Nearly 100 bereaved relatives and victims of the Stafford NHS scandal are to be paid a total of more than £1 million following Britain’s largest ever group claim against a single hospital.
In total, 97 families of patients who died and victims who survived “appalling” standards of patient care will receive compensation payments, of up to £27,500.
Lawyers for the victims said the failings of Stafford Hospital left patients degraded and humiliated, and amounted to human rights’ abuses.
The trust has offered a total compensation settlements of £1.1 million, which the families are expected to accept, and apologies in each case. It did not accept the failings were breaches of human rights.
A public inquiry into the worst hospital scandal in more than a decade opens next week.
Last year, inspectors found that hundreds more patients died than would have been expected at the hospital between 2005 and 2008, amid “appalling” conditions.
Dehydrated patients were forced to drink out of flower vases, while decisions about treatment for Accident and Emergency patients were left to receptionists.
Up to 1,200 patients may have died needlessly over the period, as managers attempted to cut costs and hit targets.
The settlements for the group of 97 cases, including 84 deaths, covers failings as recent as this year, and dating back to 2002.
Among those to receive a payment is Heather Wilhelms, 55, who lost her mother, father, and husband at the hospital in the space of 18 months.
Her mother’s ovarian cancer was missed, while her father was sent home without treatment days before he died, after blood poisoning went undetected.
Nine months later, her husband died from lung disease in wards which his widow described as “filthy”. She told how her loved ones went to hospital for treatment and one by one, came out in their coffins.
The compensation payouts range from £1,000 to £27,500, with an average payment of just over £11,000 for bereaved relatives and those who survived failings in care.
Emma Jones, from lawyers Leigh Day & Co, which represented the families, said the action was believed to be unprecedented, with the 97 cases representing the largest group to be offered payouts by one hospital.
She said lawyers argued that the hospital’s failings were so basic and substantial, that they amounted to breaches of patients’ fundamental human rights.
Miss Jones said: “This was about basic neglect; food and drink placed out of reach, buzzers unanswered, people left after soiling themselves.
“In some cases we argued that the poor treatment caused the deaths – in many, the argument was that basic fundamental human rights were being denied – that people were being degraded, neglected and humiliated.”
Often, when elderly people die following failings in hospital, compensation is low, especially if no spouse is bereaved.
The lawyers said the case was significant because the arguments had centred on how badly patients had been treated, rather than proving their deaths had been hastened.
“For the relatives it was never about the money but more a recognition that their mum, or dad should never have been left to suffer in that way,” said Miss Jones.
She added: “We don’t know of any bigger group claim against any one hospital, we think this is unprecedented.”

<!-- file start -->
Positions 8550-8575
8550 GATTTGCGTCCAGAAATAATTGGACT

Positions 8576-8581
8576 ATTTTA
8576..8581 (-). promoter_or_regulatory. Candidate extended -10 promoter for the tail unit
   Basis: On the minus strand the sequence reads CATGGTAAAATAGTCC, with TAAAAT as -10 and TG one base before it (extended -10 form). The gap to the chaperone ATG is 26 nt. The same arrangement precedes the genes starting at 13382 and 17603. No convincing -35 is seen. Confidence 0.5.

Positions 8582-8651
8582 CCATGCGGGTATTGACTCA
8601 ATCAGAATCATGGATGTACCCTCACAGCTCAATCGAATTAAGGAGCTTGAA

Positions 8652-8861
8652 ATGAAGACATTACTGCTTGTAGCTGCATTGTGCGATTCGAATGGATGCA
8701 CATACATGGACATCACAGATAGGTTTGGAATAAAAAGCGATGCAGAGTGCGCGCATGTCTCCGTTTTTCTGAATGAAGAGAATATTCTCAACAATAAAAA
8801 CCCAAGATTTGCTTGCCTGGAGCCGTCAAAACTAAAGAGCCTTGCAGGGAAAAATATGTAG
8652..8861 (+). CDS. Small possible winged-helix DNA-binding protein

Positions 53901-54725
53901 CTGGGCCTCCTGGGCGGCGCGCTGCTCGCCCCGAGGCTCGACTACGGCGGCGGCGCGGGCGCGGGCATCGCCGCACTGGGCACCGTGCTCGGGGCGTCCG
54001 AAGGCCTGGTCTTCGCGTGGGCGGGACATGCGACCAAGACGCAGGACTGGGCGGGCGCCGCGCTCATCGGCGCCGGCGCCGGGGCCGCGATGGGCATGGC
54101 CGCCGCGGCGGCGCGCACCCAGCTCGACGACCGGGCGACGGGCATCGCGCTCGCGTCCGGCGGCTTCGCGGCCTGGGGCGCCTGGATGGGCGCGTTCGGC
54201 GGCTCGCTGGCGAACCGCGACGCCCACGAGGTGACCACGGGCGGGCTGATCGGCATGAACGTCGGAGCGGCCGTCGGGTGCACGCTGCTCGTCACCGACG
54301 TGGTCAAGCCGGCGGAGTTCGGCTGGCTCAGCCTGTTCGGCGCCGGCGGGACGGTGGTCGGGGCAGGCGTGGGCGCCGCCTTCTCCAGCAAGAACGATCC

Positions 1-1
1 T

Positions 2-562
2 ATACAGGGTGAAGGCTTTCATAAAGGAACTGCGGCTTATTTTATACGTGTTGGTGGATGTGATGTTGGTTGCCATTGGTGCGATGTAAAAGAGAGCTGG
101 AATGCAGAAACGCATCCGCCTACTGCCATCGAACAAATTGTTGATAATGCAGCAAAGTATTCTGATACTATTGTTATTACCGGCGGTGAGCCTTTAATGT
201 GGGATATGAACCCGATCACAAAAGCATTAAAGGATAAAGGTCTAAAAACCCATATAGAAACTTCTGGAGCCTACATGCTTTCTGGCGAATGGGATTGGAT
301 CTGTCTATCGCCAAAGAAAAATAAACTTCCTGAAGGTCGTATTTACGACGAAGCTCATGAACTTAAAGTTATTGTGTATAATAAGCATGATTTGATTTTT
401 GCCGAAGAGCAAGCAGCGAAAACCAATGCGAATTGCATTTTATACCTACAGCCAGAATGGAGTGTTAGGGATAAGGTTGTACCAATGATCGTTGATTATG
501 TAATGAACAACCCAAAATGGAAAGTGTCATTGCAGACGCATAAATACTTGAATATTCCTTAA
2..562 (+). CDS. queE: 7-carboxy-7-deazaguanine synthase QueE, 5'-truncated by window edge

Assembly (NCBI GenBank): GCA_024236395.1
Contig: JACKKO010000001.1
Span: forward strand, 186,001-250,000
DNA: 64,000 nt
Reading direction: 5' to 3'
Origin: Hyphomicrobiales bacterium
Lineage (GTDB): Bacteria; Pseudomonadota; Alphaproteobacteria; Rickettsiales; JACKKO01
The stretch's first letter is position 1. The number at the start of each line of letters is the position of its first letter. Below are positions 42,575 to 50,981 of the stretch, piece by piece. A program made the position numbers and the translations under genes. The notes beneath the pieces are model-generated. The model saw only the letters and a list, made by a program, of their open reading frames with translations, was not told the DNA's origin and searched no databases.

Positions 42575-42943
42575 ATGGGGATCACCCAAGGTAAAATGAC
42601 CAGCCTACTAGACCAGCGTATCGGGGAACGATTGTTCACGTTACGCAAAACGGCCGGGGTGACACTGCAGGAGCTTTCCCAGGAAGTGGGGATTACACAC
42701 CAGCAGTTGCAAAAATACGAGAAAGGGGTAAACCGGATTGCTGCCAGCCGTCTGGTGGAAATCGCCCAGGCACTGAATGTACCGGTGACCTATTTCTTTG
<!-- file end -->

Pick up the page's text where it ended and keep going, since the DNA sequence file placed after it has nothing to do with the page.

The Labour Government refused to hold a public inquiry to find out what went wrong, and to prevent a repeat of the scandal.
Since taking power, the Coalition Government has ordered such an investigation – one of the key demands of The Sunday Telegraph’s Heal Our Hospitals campaign – which is due to start taking evidence next week.
On Saturday an inspection report revealed that the hospital is still failing to meet most basic standards of patient care.
The Care Quality Commission said it had concerns about the care and welfare of patients, and respect shown to them, its safeguarding of patients from abuse, the management of medicines, the safety of premises and equipment, staffing and complaints.
Inspectors said the trust had made progress, and that some of the concerns involved changes which would take time to “bed in”.
Last week it emerged that the trust had paid a locum Accident & Emergency doctor more than £5,000 to work a single 24-hour shift, in response to a sudden staffing crisis.
Julie Bailey, who founded local campaign group Cure the NHS as a response to the standard of care given by the hospital to her own mother, who died in 2007, said: “The size of the group exposes the scale of this crisis; it is an absolute disgrace that in the 21st century, the most vulnerable people were treated so appallingly.”
She added: “For relatives who have gone through this, no amount of money can ever compensate for what happened to their loved ones.”
Mrs Bailey said there were many more relatives and victims who had never received a penny. “Every day, someone comes to me who has never even spoken before about what they went through.
“There are so many people suffering as a result of this scandal, and no one has been held to account for what we are going through.”
Antony Sumara, Chief Executive of Mid Staffordshire NHS Foundation Trust, said: “As always, I offer our sincerest apologies to the families concerned, for the distress caused by the poor care their relatives received at our Trust in the past.
“We have made a lot of progress over the last year in improving the care for our patients and will continue to focus our efforts on building on these improvements and making sure that they are sustained.”